7 Most Common Misconceptions Around Exemptions

FLSA/Wages
by Stephen Bruce, PhD, PHR

Exemption mistakes mean enormous liability for employers, yet many put surprisingly little effort into their classification decisions. Even when they are sincerely trying to comply with the law, many employers misunderstand or misapply exemptions.

To identify the most common exemption myths, we turned to BLR’s Wage & Hour Compliance—Practical Solutions for HR.

It offers the following common mistakes and fallacies regarding FLSA exemptions:

  1. Employees who are paid a salary are exempt. (First of all, exemption decisions are based on the job duties and responsibilities, not on the fact of being paid hourly or by salary. There is a category of employees who are “salaried nonexempt.” These employees are not paid extra for the hours they work over 40 in a week; however, they are due the overtime premium when they work overtime.)
  2. If an employee’s job title is that of manager, supervisor, or administrator, he or she is exempt. (Title is not determinative; again, the job duties, not the title, determine the exemption.)
  3. Highly compensated employees are exempt. (Highly compensated employees are more likely to be exempt, but that is not the determining factor.)
  4. Employees who are college educated and perform white-collar office work are exempt. (Again, job duties, not education or clothing, are the determinates of the exemption.)
  5. Employees who have advanced degrees are exempt. (Same story.)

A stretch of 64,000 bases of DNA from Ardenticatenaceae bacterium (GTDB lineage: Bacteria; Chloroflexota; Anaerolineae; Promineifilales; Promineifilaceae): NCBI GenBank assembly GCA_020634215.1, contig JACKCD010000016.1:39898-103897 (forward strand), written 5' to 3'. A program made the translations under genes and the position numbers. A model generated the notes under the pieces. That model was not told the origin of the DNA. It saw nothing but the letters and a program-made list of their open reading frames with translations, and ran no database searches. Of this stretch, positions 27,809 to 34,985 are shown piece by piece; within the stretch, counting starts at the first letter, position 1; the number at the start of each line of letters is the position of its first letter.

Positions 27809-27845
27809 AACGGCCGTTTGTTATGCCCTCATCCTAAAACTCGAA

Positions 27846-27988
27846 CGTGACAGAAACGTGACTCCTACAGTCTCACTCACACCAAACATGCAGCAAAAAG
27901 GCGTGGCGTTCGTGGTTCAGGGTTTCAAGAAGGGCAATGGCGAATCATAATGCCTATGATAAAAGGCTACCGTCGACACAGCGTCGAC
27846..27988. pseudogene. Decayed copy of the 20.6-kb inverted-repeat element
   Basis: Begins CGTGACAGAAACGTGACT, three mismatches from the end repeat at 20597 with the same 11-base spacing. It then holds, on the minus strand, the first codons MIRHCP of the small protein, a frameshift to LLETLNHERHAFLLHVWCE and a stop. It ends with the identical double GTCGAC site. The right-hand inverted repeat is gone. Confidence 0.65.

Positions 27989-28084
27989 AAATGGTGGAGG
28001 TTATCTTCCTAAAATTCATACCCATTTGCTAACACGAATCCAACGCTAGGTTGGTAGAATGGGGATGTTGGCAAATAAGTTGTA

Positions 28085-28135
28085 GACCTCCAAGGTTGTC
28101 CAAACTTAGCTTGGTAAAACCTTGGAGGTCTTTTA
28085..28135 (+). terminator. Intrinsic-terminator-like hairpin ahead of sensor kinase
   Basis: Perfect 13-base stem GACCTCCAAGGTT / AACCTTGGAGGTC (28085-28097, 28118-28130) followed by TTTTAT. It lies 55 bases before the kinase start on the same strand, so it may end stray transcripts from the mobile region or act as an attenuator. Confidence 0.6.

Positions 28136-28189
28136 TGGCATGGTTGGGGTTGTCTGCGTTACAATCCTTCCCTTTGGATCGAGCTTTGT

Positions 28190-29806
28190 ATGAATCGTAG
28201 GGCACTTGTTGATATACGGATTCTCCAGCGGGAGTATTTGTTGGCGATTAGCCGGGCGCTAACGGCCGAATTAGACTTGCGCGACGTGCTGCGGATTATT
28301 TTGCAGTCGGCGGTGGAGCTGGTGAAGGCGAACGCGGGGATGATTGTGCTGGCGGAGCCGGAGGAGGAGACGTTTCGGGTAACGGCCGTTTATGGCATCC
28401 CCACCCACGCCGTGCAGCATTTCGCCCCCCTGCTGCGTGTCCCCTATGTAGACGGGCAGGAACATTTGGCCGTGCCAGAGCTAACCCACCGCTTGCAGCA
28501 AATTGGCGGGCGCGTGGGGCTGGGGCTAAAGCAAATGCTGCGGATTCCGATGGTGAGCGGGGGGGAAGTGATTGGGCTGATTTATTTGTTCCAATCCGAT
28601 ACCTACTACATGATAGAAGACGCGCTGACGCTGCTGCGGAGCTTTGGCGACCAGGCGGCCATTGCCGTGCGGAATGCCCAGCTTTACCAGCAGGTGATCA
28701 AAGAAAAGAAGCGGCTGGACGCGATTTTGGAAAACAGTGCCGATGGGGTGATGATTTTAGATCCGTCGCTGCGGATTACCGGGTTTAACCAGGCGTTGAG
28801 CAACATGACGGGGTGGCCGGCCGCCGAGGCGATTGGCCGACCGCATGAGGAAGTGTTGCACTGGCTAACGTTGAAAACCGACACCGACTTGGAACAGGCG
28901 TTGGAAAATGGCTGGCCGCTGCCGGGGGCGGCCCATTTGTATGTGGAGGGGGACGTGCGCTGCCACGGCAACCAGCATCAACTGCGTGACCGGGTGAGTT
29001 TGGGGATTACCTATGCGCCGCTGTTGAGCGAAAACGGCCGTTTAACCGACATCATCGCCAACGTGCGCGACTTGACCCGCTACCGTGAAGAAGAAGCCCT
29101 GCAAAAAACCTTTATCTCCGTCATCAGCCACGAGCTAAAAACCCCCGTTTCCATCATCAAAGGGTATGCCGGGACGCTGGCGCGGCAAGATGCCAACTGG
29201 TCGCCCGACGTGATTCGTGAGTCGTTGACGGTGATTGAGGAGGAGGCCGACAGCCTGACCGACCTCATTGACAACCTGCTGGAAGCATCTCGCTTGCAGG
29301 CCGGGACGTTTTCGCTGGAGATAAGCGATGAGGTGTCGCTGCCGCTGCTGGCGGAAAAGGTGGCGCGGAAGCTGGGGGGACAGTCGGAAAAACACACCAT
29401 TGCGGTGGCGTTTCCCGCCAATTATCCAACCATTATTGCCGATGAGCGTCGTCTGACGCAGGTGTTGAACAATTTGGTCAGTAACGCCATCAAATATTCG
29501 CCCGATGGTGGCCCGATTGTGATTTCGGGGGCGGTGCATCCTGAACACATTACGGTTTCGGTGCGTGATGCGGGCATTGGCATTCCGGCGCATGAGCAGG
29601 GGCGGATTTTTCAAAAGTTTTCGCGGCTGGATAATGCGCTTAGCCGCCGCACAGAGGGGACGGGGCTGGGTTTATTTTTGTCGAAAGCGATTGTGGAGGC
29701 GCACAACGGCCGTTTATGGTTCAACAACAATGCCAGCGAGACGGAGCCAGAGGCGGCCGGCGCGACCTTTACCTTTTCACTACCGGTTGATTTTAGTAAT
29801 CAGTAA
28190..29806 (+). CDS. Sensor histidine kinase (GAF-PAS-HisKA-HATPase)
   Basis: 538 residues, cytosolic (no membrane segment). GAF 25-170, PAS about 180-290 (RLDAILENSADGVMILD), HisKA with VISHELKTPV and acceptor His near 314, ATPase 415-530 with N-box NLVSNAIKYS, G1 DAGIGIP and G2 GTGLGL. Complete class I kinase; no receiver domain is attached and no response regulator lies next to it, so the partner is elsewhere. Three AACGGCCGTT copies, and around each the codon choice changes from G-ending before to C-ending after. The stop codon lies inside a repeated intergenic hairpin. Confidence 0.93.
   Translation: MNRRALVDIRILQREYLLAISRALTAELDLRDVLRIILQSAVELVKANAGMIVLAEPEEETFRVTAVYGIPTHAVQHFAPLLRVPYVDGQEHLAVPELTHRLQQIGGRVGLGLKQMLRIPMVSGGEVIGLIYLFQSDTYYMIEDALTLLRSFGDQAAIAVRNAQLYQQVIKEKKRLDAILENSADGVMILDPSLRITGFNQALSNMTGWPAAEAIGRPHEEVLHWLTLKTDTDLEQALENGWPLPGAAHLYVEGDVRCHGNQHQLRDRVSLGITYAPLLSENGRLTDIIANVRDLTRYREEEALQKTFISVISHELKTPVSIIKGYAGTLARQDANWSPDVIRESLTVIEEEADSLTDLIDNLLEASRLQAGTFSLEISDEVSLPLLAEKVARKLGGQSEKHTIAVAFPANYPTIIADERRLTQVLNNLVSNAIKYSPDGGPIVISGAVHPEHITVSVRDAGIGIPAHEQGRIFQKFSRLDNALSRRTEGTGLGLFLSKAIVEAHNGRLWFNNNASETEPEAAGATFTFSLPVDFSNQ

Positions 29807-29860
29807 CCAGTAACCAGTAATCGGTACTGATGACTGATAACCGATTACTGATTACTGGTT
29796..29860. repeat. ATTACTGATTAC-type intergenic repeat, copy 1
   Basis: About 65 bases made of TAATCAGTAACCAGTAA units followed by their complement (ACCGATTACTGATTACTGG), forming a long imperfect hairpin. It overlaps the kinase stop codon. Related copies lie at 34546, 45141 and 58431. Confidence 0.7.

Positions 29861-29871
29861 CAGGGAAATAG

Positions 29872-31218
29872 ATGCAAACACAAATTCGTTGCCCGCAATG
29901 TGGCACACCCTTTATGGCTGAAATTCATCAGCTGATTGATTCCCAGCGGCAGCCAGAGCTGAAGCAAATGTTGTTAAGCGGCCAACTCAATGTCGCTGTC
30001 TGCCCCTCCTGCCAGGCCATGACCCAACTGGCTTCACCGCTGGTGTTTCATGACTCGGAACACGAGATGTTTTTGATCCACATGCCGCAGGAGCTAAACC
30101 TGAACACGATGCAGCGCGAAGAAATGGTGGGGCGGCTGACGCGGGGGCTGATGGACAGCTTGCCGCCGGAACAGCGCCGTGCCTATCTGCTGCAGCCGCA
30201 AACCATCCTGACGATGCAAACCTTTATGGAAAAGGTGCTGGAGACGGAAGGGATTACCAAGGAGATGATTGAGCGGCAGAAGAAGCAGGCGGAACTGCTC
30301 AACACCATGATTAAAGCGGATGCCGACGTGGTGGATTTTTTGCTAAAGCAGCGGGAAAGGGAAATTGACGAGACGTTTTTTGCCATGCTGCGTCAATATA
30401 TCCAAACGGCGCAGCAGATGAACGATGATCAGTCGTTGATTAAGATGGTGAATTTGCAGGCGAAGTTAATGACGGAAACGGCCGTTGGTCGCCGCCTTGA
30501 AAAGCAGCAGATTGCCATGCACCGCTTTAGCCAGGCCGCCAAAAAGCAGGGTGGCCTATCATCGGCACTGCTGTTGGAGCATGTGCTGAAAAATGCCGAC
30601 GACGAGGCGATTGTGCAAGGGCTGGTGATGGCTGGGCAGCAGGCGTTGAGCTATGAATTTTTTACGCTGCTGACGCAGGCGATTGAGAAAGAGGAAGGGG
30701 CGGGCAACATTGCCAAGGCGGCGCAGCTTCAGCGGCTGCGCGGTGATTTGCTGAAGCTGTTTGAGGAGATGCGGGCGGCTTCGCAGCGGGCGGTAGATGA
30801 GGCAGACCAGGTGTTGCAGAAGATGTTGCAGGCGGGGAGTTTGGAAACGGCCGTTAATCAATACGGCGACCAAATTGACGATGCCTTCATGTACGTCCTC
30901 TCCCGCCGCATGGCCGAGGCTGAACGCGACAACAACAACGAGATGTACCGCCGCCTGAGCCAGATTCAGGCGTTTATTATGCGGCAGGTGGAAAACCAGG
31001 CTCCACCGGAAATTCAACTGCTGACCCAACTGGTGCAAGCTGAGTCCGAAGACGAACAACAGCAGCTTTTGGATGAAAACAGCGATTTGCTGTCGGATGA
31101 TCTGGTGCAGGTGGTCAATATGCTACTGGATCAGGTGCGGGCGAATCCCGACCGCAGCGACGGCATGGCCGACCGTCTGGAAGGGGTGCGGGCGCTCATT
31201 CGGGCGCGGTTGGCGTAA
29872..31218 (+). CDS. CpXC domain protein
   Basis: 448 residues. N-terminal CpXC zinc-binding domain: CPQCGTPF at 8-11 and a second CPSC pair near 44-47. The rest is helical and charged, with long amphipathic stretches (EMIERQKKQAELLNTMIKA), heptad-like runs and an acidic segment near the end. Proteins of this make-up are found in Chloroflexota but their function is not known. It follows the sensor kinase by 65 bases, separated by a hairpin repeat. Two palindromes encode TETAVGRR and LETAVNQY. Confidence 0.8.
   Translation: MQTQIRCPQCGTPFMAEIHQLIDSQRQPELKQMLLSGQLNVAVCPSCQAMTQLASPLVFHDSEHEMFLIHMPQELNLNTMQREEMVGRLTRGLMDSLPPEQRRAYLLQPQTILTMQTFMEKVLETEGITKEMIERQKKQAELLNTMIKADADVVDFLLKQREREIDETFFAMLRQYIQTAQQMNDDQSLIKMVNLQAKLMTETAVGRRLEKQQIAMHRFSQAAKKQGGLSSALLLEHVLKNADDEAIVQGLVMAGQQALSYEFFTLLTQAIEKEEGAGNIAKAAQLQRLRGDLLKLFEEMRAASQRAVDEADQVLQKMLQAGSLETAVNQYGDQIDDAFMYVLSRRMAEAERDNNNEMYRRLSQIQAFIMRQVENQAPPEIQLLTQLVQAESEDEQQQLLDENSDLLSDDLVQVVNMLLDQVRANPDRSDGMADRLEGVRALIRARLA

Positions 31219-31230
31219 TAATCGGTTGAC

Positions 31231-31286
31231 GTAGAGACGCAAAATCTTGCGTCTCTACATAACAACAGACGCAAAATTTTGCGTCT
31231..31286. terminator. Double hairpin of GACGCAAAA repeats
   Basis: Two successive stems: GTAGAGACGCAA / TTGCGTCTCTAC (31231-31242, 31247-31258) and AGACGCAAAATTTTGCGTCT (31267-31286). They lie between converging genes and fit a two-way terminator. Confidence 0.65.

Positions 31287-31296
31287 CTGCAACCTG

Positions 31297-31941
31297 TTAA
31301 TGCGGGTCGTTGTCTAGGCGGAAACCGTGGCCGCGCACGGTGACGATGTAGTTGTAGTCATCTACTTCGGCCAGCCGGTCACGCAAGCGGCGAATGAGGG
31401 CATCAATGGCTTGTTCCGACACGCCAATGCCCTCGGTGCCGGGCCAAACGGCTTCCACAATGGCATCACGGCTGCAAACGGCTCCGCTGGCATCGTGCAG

Are class action lawyers peering at your comp practices? It’s likely, but you can keep them at bay by finding and eliminating any wage and hour violations yourself. Our editors recommend BLR’s easy-to-use FLSA Wage & Hour Self-Audit Guide. Try it for 30 days … on us.


  1. If employees prefer to be paid a salary and do not want to record their time, it is OK to treat them as exempt. (Employees can’t give up their rights under the Fair Labor Standards Act. And employers have to maintain their obligations under the Act, including tracking hours worked and paying overtime.)
  2. If employees who have been classified as exempt don’t work overtime, it doesn’t matter if they are misclassified. (Perhaps their amount of pay won’t be affected, but the employer will still be violating provisions of the FLSA. For example, the recordkeeping requirements of the FLSA must be adhered to, and there are other tricky situations relating to meal periods, breaks, time off, and leave that will cause trouble (and cost big money) eventually.

Any employer that has classified employees as exempt under any of the rationales above should take a second look at those decisions as soon as possible.

Figuring out who’s exempt and who’s not—just one of every comp manager’s wage/hour challenges. How about the regular rate for overtime? Prevailing wage? Mobile devices after hours—the list of ways you can get into trouble seems endless. How do you really know if your managers and supervisors are following your guidelines? There’s only one way to find out what sort of compensation shenanigans are going on—regular audits.

To accomplish a successful audit, BLR’s editors recommend a unique checklist-based program called FLSA Wage and Hour Self-Audit. Why are checklists so great? Because they’re completely impersonal, and they force you to jump through all the necessary hoops, one by one. They also ensure consistency in how operations are conducted. And that’s vital in compensation, where it’s all too easy to land in court if you discriminate in how you treat one employee over another.